PD 47 para.5.1 requires an electronic bill of costs for any work  undertaken after 6 April 2018 where the claim is a Part 7 multi-track claim. The Practice Direction contains no sanction for failing to comply with this requirement. CPR 44.11 provides:         “(1) The court may make an order under this rule where – (a) a party or that party’s legal representative, in connection with a summary or detailed assessment, fails to comply with a rule, practice direction or court order; … (2) Where paragraph (1) applies, the court may – (a) disallow all or part of the costs which are being assessed” There appear to be a number options open to the Court where there is a failure to comply with PD 47 para.5.1, including: Tutting and proceeding with the assessment regardless. Refusing to proceed with the assessment until a compliant electronic bill (and amended paper bill) is served/filed. Making an unless order requiring a compliant electronic bill (and amended paper bill) to be served/filed by a certain date failing which all costs will be disallowed. Disallowing any post-6 April 2018 work (which may not be straightforward where the bill does not clearly identity all such work). Making a percentage reduction to the bill (perhaps roughly reflecting the proportion of post-6 April 2018 work claimed). Disallowing all...

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Interim costs payment following acceptance of Part 36 offer

By on Nov 30, 2018 | 2 comments

I had anticipated that the case of Culliford & Anor v Thorpe [2018] EWHC 2532 (Ch) would be the last word we would hear on the subject of interim payments for costs.  In that case the court had to decide whether it had the power to order an interim costs payment after the original costs order had been made. The judge concluded: “In my judgment, it is not the law that, once an order for costs has been made, drawn up and sealed, no further application can be made to the court for an order for a payment of a sum on account of those costs. There is nothing in the rules which so requires, and there may be good reason why payment of the sum on account is not considered at the time the order was made. My decision in Ashman v Thomas [2016] EWHC 1810 (Ch) does not decide to the contrary. It was a case where the court was asked to revisit its order before it had been drawn up and entered. So it turned on the so-called Barrell jurisdiction. There was no need to decide what would have happened if the order had already been entered. Although CPR 44.2(8) contemplates that the court will decide this question at the time of making the order for costs, to my mind this does not exclude the possibility that the court should decide it later. I see no justification in the rules or authorities for the Claimants’ view that, if an application is not made at the time, the next opportunity arises only after detailed assessment proceedings have been commenced.” However, barely had the ink dried on that judgment before another decision on this topic has been reported (although the case was actually heard several months before Culliford). In Finnegan v Frank Spiers [2018] EWHC 3064 (Ch) the High Court ruled that the court has no power to order a payment of costs on account after a Part 36 offer has been accepted.  This is because Part 36 is a self-contained code and it makes no provision for payments on account following acceptance of a Part 36 offer. We now have two different principles governing interim payments on account: Where the...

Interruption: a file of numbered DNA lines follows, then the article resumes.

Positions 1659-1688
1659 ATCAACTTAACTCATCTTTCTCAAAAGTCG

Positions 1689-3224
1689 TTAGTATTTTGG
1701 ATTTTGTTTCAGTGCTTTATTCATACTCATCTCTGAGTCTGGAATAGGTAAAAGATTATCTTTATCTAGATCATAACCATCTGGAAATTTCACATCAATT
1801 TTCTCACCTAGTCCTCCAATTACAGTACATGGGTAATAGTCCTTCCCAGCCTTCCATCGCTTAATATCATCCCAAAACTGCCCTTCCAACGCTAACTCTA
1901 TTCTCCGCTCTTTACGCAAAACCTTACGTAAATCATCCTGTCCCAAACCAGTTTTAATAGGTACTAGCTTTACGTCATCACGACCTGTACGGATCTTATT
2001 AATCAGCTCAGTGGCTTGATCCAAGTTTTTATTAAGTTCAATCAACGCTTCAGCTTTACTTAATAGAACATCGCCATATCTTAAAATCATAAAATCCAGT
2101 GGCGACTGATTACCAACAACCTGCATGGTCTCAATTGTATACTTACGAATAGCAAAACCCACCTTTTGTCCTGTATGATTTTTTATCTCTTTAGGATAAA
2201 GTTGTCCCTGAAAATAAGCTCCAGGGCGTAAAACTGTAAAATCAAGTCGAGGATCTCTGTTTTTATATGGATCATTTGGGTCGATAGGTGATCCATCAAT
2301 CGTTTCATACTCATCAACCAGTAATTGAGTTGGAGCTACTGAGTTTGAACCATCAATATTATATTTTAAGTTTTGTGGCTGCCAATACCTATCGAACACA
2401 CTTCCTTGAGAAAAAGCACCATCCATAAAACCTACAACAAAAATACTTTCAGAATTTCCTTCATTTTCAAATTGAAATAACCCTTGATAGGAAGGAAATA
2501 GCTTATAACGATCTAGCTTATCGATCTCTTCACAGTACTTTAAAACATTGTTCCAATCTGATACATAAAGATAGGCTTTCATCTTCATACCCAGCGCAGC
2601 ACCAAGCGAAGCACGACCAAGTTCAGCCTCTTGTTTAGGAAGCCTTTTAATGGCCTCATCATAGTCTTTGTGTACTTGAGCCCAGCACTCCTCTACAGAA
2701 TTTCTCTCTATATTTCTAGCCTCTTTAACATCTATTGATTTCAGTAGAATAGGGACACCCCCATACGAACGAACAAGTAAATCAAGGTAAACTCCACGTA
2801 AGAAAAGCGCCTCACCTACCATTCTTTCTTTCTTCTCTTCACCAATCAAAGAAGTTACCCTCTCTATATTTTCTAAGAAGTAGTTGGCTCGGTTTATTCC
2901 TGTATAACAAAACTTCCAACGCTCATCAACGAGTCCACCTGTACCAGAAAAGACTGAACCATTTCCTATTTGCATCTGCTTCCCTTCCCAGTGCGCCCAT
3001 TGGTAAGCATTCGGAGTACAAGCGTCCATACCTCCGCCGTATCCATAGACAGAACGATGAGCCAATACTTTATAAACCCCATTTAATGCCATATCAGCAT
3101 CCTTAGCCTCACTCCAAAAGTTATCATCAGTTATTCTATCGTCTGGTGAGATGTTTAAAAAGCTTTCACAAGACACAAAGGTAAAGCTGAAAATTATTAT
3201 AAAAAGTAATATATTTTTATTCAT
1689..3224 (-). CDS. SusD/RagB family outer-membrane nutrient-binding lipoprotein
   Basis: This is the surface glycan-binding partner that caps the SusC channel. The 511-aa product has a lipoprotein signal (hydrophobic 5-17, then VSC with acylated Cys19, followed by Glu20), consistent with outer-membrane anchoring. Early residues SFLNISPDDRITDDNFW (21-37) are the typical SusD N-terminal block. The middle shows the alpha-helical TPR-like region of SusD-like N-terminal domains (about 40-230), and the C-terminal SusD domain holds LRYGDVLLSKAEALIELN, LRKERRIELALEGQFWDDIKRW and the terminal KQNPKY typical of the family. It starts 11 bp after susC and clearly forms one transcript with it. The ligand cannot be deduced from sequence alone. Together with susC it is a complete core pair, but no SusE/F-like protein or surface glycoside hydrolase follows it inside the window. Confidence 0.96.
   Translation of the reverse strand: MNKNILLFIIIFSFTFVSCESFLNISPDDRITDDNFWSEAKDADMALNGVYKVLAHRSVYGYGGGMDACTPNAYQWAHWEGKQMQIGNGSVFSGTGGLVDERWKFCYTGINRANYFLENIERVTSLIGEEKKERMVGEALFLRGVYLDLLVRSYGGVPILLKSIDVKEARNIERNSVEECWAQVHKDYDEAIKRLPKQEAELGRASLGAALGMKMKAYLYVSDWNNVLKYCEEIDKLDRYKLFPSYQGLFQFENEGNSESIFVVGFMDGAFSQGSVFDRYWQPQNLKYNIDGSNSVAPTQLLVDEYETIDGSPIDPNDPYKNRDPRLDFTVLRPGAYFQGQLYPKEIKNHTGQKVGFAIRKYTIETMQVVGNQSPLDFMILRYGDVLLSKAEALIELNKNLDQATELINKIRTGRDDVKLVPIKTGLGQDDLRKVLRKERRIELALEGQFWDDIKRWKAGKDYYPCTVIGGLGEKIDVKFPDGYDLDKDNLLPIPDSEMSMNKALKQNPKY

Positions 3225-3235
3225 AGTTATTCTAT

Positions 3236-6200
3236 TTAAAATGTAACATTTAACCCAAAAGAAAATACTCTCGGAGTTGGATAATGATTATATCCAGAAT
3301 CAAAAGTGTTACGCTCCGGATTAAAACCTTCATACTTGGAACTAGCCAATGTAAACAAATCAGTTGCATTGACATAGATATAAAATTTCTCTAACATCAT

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Timing of payments on account

By on Oct 17, 2018 | 0 comments

The Legal Costs Blog keeps being pulled back to the issue of the timing of orders for interim payments of costs between the parties.The current wording of the relevant rules is to be found at CPR 44.2(8): “Where the court orders a party to pay costs subject to detailed assessment, it will order that party to pay a reasonable sum on account of costs, unless there is good reason not to do so.” and CPR 47.16(1): “The court may at any time after the receiving party has filed a request for a detailed assessment hearing – (a) issue an interim costs certificate for such sum as it considers appropriate; or (b) amend or cancel an interim certificate.” This distinction between an order for a payment on account and an interim costs certificate has been around (with only minor variations) since the introduction of the Civil Procedure Rules.  It is therefore surprising that the extent of any tension between the two rules, if such exists, has remained unresolved for so long. I had always read the two rules to mean there were two stages at which such an order could be made: 1. At the same time an order for costs is being made (usually following a trial). 2. After a request has been filed for a detailed assessment hearing. If an order for a payment on account had not been made when the costs order was being made, the next opportunity to obtain an order for an interim payment would not arise until after a request for a detailed assessment hearing had been made.  This has been the view shared by the authors of Cook on Costs. The last time we looked at this issue was in the case of Ashman v Thomas [2016] EWHC 1810 (Ch) (19 July 2016). Chancery Master Matthews had given judgment and awarded costs to the defendant but not made an order for an interim payment.  Subsequently, when trying to agree the terms of the order, the parties fell out over an attempt by the defendant to include a term for a payment on account of costs, which the claimant objected to.  The matter was referred back to the Master for a decision to...